A part of the picnic ground was rolling and hilly, and a number of cars were parked on a hill. There were no fences, guardrails, logs or other safeguards between where the cars were parked and the lower levels where persons were picnicking. Orlowski had parked his car near the crest of the hill. One of his small daughters who was noticed playing in the car, apparently took the car out of gear, and it rolled down the hill striking Mrs. Marquardt, pinning her between a picnic bench and a tree. One of her legs was badly crushed and had to be amputated.

At the time of the accident, Mrs. Marquardt was employed, 38 years of age, married and had children. She incurred medical bills of approximately $3,800 and, at the date of the trial, had suffered a loss of wages in the sum of $5,100. Mrs. Marquardt recovered judgment against the plaintiffs here and against Orlowski in the sum of $60,000, and Mr. Marquardt recovered judgment against the same parties in the sum of $5,000. After the judgment, Orlowski was relieved of further liability by paying the Marquardts the sum of $18,000. The limits of plaintiffs' insurance policy was $25,000 for injuries to one person and $50,000 for injuries to more than one person. After an unsuccessful appeal, the defendant insurance company paid out its policy limit of $25,000 to the Marquardts, which, together with the $18,000 previously paid by Orlowski, left a balance of $22,000 due on the judgment. The plaintiffs compromised this sum with the Marquardts for $20,000 and they then instituted this suit against the defendant insurance company for that amount.

Before instituting the original lawsuit, the attorneys for the Marquardts wrote the defendant insurance company and the insurance carrier for Orlowski seeking a conference. The defendant replied that a Mr. Mahoney would contact the attorney. He never did. On November 14, 1955, a copy of a letter addressed to the insurance carrier for Orlowski, was sent to the defendant. It itemized the special damages and again invited a discussion of the case. Again, on December 14, 1955, the Marquardts' attorneys wrote the defendant that they would be in Chicago on December 22 and desired to discuss the case with the defendant and Orlowski's insurance carrier. A representative of Orlowski's company met with the Marquardts' attorneys, but no representative appeared on behalf of the defendant.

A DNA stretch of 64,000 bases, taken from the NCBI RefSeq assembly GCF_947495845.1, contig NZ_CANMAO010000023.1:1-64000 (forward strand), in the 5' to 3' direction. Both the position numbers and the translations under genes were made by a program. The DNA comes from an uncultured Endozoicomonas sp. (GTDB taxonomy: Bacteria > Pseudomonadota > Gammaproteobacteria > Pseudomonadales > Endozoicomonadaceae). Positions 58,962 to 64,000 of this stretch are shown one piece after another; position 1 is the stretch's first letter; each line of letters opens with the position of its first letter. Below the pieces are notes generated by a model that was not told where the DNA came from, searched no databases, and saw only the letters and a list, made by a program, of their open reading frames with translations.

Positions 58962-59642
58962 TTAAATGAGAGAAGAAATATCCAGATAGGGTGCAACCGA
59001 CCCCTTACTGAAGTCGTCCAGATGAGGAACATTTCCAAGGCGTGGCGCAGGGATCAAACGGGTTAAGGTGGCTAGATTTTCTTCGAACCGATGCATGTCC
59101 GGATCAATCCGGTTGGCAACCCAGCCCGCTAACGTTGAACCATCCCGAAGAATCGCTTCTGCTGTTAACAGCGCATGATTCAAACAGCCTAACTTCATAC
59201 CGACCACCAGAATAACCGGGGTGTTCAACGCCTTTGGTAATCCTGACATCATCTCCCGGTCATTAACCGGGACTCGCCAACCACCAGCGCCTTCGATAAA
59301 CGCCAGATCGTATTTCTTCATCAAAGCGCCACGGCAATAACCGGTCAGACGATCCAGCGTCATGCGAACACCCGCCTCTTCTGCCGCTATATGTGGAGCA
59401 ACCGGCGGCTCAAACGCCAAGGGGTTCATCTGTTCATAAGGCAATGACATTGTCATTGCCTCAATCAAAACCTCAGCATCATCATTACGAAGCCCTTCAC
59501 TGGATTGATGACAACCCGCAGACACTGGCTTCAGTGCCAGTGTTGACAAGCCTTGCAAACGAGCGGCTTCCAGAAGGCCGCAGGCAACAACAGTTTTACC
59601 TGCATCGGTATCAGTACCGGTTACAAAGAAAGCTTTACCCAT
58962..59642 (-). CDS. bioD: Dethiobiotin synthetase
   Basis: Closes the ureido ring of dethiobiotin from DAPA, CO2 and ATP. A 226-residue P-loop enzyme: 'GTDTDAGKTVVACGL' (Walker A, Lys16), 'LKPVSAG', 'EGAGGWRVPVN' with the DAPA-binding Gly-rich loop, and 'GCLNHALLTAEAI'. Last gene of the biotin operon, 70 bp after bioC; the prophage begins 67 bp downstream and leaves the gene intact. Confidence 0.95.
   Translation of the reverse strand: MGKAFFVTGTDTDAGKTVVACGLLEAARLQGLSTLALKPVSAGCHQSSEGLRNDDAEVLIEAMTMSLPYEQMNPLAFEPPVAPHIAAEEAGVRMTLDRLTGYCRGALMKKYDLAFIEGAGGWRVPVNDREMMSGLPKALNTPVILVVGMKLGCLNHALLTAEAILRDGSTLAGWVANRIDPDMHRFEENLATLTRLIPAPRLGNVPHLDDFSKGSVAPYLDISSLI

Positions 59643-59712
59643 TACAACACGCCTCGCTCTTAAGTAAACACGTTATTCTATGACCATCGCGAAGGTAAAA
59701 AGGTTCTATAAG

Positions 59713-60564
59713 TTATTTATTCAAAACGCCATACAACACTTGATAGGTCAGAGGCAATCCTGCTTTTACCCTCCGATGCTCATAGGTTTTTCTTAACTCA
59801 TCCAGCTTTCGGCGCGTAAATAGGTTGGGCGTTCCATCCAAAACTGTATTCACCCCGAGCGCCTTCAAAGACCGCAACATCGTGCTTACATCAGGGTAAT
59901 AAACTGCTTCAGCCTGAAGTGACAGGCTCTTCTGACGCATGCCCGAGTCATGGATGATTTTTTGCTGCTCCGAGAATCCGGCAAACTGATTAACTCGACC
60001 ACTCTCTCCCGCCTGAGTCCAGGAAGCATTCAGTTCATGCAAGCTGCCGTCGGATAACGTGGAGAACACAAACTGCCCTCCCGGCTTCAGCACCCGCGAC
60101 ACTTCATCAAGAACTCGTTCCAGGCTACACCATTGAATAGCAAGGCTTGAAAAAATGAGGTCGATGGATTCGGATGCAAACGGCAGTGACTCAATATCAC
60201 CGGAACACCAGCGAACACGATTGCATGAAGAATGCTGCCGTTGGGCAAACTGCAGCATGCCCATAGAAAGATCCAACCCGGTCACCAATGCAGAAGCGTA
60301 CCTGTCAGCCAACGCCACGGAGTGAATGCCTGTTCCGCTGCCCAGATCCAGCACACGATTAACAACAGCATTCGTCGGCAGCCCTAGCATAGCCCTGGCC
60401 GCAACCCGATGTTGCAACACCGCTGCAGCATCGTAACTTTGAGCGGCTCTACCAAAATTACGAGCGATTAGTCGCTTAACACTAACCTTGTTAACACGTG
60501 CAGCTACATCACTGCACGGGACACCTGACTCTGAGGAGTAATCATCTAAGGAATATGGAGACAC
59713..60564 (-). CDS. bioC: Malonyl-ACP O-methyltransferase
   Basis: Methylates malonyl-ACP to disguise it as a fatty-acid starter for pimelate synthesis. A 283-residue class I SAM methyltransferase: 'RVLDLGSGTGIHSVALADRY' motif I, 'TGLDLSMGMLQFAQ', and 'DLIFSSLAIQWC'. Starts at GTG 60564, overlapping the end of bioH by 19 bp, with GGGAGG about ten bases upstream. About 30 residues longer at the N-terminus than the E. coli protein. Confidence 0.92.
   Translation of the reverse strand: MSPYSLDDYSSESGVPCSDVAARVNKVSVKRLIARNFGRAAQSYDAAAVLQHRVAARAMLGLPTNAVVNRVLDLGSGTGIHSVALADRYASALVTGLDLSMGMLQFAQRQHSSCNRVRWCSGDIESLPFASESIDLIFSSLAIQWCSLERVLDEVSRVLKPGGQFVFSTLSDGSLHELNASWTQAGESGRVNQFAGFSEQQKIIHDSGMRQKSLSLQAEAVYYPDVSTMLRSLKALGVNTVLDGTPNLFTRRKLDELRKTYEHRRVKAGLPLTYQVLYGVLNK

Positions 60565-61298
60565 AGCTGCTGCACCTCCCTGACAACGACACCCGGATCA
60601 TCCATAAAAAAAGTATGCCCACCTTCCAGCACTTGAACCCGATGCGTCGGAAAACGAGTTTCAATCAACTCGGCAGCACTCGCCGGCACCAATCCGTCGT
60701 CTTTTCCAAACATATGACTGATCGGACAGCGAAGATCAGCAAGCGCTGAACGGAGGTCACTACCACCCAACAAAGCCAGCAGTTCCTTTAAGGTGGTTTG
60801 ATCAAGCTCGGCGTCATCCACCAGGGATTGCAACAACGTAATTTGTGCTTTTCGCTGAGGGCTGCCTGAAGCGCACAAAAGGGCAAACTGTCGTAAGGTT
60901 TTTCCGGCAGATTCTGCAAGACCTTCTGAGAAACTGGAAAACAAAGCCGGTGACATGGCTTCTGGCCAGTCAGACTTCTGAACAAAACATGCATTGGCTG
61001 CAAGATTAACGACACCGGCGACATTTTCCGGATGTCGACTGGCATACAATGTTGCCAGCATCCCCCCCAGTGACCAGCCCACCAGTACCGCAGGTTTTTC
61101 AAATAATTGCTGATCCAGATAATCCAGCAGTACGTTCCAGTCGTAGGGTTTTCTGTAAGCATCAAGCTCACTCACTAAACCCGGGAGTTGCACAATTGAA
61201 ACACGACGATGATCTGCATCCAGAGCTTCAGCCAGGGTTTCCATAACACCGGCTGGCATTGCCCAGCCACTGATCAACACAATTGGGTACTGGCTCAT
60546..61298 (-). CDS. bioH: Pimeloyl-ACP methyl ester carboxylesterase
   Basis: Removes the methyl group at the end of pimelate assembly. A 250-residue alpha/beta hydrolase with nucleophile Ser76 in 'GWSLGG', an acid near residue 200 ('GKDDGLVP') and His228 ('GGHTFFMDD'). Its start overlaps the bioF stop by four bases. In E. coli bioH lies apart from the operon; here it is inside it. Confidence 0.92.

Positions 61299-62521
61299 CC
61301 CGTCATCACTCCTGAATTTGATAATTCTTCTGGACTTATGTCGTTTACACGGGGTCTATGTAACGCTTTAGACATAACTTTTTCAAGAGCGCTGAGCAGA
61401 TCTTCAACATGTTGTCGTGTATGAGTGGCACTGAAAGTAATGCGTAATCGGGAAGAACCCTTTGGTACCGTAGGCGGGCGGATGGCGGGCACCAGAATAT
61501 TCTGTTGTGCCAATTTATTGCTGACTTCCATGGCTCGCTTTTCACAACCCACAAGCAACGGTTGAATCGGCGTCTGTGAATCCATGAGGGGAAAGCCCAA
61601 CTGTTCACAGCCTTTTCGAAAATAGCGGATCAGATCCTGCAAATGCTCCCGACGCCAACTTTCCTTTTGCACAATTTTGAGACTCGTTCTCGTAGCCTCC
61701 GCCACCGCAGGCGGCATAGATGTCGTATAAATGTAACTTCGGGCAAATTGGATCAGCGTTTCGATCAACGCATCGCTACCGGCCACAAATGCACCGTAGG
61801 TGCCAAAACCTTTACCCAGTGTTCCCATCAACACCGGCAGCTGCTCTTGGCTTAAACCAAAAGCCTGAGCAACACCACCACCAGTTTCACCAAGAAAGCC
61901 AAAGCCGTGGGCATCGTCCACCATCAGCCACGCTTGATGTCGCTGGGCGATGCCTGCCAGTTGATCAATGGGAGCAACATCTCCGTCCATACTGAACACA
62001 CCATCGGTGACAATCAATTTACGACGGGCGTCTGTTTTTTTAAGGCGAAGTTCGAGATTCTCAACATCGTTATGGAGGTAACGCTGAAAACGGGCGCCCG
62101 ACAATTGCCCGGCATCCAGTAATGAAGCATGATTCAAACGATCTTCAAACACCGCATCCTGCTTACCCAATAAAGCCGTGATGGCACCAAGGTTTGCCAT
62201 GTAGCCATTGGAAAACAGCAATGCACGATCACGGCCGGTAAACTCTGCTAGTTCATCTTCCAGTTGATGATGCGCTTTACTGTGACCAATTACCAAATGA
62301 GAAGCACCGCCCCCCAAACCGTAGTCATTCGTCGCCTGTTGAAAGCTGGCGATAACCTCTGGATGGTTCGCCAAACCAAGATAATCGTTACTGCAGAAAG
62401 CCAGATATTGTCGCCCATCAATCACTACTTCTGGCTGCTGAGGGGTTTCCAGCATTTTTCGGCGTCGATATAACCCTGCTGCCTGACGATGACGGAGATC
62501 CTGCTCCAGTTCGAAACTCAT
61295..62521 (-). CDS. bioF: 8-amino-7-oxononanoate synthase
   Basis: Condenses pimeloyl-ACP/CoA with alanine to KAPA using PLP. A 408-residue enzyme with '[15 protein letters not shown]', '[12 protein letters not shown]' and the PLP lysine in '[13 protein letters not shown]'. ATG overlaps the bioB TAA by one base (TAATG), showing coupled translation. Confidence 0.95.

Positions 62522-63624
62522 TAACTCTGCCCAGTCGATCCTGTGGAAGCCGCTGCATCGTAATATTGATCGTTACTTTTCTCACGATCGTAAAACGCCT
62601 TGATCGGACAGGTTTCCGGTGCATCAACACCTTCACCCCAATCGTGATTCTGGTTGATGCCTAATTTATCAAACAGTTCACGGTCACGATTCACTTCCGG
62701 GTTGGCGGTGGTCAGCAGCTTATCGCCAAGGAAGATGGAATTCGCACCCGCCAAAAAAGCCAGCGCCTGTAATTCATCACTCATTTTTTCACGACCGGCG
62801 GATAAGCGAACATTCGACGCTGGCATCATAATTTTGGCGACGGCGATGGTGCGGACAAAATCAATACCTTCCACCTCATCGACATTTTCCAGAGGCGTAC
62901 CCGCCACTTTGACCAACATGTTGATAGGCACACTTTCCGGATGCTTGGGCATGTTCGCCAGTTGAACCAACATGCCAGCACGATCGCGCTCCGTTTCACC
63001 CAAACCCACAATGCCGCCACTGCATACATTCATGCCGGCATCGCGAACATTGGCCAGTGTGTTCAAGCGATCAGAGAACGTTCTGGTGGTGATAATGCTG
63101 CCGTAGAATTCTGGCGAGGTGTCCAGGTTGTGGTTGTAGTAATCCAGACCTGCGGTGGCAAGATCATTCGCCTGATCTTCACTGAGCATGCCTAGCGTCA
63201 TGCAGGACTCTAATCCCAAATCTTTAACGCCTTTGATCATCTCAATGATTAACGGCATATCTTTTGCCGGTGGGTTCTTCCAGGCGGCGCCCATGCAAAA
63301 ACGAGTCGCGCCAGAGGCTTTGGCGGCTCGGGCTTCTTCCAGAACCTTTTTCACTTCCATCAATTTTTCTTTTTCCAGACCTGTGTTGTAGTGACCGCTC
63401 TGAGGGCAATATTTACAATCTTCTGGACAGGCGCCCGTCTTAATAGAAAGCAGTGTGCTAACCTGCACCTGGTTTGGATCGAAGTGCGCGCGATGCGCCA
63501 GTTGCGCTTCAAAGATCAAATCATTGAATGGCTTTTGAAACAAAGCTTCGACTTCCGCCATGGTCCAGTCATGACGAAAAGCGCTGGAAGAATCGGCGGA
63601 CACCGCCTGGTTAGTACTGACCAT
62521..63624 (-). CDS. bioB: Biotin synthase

On January 11, 1956, the Marquardts' attorneys again wrote the two insurance companies relative to the damages sustained. This letter concluded with these words: "That $125,000 is a fair figure for all claims which we submit for your consideration." The defendant did not respond and the Marquardts filed their suit in April, 1956 seeking $175,000.

The defendant insurance company retained the Chicago law firm of Vogel and Vogel to answer the complaint on behalf of the plaintiffs, who were defendants therein. The insurance policy contained the usual provisions relative to the insurance company defending any such action and reserving unto itself the right to "make such investigation, negotiation and settlement of any claim or suit as it deems expedient." C. Russell Allen also joined in the answer as the plaintiffs' personal attorney.